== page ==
1.) Payments: German customers much prefer online payments such as Paypal and Sofort, as well as invoices to be paid on delivery. The German consumer is more security conscious as a rule and less keen to pay on credit or debit cards. Retailers selling in Germany need to use these payment gateways and absorb the costs associated with this.
2.) Returns: Return rates in Germany are much higher than the UK. Customers like to order several items to choose from (hence the preference to pay an invoice after receiving the items). They expect high quality, value for money goods and have no problem returning something they think is overpriced. Being able to absorb this cost is something retailers need to consider before moving into this market.
3.) Delivery type: There is a far greater preference for delivery to lockers and pick-up locations (packstations) in Germany. German customers also expect tracking on goods of all values and are unhappy if they can’t track something. This can lead to higher delivery costs if retailers wish to maximise sales.
4.) Delivery time: German customers hate to wait and expect their items fast (hence in German supermarkets you don’t pack at the checkout, a concept brought to the UK by the likes of Aldi and Lidl). Also if you promise a delivery date or time, it is expected that you deliver on that and German customers are even less forgiving than UK customers if you don’t. These logistical costs can mount up for retailers.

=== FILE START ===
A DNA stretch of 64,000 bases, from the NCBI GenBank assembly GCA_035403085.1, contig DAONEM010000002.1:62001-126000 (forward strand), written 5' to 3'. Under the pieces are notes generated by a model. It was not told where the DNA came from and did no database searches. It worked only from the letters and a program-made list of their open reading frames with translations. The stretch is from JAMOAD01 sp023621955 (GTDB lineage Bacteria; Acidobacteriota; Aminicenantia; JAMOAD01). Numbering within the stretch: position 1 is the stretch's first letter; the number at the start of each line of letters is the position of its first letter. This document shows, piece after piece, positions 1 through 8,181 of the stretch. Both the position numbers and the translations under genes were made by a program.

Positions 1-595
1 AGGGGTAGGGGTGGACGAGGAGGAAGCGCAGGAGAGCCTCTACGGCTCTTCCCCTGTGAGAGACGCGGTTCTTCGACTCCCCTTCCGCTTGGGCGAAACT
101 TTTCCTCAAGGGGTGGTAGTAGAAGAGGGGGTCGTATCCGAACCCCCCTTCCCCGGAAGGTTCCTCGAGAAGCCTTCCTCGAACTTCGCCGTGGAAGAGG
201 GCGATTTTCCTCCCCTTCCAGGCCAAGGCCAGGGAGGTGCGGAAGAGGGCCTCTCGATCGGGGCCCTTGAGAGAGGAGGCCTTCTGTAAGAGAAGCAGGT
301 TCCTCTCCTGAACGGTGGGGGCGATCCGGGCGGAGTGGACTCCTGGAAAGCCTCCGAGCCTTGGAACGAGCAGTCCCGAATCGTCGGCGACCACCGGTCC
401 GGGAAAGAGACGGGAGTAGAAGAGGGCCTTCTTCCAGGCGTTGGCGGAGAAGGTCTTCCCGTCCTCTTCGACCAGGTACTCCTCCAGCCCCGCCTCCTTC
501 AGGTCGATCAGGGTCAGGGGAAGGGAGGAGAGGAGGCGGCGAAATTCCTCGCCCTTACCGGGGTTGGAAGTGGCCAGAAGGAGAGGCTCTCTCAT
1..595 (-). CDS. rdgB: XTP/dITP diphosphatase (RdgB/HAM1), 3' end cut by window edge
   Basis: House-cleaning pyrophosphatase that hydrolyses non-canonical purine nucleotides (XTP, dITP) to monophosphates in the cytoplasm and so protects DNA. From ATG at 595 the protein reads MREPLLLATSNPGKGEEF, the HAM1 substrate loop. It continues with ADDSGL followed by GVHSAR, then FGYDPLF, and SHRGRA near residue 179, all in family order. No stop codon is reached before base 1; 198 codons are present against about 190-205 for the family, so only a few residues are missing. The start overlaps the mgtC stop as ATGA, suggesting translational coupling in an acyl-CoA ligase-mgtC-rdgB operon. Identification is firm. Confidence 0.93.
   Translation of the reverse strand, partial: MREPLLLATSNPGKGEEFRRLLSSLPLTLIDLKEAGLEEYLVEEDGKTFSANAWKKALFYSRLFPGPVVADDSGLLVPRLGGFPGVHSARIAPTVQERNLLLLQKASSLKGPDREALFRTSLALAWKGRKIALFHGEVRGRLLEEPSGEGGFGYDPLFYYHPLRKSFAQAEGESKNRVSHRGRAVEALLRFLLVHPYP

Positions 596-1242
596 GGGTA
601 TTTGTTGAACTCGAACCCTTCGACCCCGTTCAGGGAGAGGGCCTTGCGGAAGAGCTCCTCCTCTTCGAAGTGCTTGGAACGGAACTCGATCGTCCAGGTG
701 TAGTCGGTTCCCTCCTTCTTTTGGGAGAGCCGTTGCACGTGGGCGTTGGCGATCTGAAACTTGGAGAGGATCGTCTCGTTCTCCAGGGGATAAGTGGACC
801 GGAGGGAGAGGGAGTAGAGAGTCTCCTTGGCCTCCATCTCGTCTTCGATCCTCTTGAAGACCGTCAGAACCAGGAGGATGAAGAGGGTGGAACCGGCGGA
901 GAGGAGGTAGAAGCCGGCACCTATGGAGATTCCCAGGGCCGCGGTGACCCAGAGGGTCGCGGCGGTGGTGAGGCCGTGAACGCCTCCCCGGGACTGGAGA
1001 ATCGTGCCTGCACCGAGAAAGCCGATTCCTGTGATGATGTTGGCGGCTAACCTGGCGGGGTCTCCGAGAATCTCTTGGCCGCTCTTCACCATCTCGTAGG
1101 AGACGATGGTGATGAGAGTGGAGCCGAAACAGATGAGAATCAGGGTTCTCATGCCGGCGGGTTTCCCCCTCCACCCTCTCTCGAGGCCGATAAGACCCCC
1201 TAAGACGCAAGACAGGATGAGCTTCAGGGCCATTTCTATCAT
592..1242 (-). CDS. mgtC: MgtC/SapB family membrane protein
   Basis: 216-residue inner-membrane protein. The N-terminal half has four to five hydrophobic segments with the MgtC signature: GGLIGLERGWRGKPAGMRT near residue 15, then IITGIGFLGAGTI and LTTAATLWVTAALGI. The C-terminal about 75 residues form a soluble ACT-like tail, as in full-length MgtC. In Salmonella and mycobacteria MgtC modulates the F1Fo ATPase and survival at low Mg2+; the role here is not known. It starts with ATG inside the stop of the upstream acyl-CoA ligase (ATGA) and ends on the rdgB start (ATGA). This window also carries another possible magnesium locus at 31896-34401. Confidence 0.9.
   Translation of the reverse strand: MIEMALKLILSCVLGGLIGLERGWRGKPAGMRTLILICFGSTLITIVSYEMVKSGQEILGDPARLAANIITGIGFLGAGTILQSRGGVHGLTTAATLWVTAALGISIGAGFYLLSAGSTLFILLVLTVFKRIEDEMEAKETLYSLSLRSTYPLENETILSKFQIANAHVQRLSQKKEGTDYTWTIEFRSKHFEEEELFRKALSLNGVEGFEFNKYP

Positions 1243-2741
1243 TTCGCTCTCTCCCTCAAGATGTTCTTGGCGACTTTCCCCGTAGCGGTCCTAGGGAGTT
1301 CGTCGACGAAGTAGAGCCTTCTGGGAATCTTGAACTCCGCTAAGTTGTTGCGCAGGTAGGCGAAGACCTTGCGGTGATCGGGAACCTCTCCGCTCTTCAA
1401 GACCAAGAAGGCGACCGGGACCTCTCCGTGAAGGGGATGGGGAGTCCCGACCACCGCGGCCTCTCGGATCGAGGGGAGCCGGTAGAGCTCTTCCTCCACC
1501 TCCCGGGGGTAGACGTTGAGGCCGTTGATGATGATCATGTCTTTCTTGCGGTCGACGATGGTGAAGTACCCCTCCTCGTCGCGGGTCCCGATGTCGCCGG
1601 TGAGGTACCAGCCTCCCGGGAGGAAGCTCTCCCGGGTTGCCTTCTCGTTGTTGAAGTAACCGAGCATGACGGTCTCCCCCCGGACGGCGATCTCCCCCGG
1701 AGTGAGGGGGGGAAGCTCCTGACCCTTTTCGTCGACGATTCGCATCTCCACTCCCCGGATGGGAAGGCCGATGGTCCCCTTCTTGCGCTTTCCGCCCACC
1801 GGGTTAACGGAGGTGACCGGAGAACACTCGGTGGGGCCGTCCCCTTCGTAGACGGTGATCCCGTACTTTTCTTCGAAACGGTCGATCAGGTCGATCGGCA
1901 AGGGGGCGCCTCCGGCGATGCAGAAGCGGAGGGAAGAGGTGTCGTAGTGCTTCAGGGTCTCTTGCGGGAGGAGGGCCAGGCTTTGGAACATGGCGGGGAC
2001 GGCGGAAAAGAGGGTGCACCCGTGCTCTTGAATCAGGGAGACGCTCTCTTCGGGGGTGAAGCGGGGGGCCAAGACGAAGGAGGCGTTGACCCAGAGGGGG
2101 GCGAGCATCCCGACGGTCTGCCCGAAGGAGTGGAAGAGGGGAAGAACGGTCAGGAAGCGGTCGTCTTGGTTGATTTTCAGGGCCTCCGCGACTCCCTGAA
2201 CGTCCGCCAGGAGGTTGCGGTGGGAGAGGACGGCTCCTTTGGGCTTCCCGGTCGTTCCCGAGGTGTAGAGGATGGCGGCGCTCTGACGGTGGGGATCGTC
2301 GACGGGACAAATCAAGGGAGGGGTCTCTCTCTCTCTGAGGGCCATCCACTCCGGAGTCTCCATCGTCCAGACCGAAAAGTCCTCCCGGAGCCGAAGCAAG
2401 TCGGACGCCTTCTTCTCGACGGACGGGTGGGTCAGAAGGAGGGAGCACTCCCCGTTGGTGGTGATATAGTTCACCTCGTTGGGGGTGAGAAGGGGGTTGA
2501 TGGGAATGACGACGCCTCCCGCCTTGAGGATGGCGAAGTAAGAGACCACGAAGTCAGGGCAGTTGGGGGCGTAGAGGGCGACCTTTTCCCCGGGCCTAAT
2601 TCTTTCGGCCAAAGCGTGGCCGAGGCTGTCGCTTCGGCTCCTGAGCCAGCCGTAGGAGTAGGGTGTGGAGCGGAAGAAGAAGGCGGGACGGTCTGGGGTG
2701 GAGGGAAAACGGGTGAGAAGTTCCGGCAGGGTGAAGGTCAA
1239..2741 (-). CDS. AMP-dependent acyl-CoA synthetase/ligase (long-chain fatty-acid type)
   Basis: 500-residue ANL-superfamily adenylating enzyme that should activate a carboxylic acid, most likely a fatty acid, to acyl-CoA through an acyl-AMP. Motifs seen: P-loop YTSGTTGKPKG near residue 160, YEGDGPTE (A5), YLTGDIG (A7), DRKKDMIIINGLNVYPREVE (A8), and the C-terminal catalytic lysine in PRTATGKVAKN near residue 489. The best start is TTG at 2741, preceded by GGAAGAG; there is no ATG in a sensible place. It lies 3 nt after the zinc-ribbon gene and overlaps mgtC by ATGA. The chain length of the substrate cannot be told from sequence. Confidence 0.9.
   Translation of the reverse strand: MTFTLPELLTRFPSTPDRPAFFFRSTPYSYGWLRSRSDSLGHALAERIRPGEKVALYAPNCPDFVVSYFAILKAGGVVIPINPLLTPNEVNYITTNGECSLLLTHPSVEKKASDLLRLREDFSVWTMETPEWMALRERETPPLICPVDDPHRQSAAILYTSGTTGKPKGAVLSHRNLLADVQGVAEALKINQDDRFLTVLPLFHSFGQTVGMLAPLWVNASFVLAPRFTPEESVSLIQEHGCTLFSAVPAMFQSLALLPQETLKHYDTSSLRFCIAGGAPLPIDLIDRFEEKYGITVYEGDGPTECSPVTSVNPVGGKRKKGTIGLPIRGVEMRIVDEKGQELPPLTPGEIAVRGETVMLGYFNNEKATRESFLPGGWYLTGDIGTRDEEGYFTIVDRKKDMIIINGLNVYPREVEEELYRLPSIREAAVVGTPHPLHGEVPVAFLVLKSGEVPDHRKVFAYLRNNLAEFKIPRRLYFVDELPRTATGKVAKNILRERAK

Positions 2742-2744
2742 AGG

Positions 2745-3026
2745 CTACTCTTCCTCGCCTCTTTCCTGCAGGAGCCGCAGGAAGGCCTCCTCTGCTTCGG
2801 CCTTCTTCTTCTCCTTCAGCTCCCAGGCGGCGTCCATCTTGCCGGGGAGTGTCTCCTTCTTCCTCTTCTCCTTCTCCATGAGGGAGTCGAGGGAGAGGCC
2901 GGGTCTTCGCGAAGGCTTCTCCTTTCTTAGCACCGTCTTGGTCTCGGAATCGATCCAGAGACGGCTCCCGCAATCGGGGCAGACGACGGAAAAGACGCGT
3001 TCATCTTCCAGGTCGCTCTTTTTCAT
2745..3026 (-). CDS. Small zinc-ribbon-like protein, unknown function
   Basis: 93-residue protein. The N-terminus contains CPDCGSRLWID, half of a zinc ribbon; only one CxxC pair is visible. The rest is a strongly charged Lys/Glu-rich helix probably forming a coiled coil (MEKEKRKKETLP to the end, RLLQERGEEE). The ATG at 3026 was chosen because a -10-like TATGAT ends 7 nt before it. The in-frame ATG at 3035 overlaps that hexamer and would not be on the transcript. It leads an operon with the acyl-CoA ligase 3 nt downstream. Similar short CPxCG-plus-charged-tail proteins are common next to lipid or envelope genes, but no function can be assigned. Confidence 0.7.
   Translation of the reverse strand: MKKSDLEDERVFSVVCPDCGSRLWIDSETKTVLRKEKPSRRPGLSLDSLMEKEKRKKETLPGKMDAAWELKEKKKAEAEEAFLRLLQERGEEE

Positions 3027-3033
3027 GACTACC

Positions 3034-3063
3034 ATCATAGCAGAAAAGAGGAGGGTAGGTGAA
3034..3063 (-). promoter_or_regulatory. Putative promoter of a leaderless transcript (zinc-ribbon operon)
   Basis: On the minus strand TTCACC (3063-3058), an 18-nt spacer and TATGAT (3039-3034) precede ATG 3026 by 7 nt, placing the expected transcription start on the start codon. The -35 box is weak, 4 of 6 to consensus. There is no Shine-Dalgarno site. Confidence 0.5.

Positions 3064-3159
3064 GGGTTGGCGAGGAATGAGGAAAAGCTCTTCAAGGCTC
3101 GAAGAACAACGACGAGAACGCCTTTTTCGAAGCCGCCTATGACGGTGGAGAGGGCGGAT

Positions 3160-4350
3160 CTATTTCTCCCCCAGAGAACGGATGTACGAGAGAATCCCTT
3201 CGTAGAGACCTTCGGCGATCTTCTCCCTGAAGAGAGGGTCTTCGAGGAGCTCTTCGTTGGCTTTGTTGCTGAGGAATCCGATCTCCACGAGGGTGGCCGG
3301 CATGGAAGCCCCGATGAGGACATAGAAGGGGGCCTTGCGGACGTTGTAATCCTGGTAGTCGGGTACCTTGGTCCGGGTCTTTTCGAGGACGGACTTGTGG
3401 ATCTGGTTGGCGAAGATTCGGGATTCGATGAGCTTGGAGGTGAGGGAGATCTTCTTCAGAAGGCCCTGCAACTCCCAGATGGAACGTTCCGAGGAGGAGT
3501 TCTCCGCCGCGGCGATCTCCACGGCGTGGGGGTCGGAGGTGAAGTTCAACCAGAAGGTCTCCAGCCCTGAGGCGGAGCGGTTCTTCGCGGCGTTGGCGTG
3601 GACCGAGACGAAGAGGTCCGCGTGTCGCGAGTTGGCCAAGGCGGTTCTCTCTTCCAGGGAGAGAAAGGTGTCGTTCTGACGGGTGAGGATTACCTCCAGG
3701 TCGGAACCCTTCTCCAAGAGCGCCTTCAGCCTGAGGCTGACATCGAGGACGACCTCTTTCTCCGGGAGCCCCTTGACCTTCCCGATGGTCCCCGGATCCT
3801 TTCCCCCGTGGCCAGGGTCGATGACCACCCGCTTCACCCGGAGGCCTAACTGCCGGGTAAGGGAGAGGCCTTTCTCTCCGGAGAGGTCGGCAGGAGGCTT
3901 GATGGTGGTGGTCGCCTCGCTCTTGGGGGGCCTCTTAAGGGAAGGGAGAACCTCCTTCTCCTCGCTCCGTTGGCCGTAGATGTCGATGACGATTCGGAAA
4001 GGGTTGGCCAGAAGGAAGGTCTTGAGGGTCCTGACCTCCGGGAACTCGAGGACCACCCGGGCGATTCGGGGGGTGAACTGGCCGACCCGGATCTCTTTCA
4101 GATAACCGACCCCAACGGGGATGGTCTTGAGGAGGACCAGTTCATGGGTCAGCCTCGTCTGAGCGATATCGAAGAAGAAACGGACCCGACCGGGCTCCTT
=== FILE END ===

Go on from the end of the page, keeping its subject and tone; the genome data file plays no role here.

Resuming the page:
5.) Local experience: German customers expect the same levels of product descriptions and customer service from international retailers as they would from German retailers. Many would be put off buying again from someone who used Google translate for customer service for example. Whilst hugely important to making a success of your international business, employing native translators can be costly and difficult for retailers to justify.
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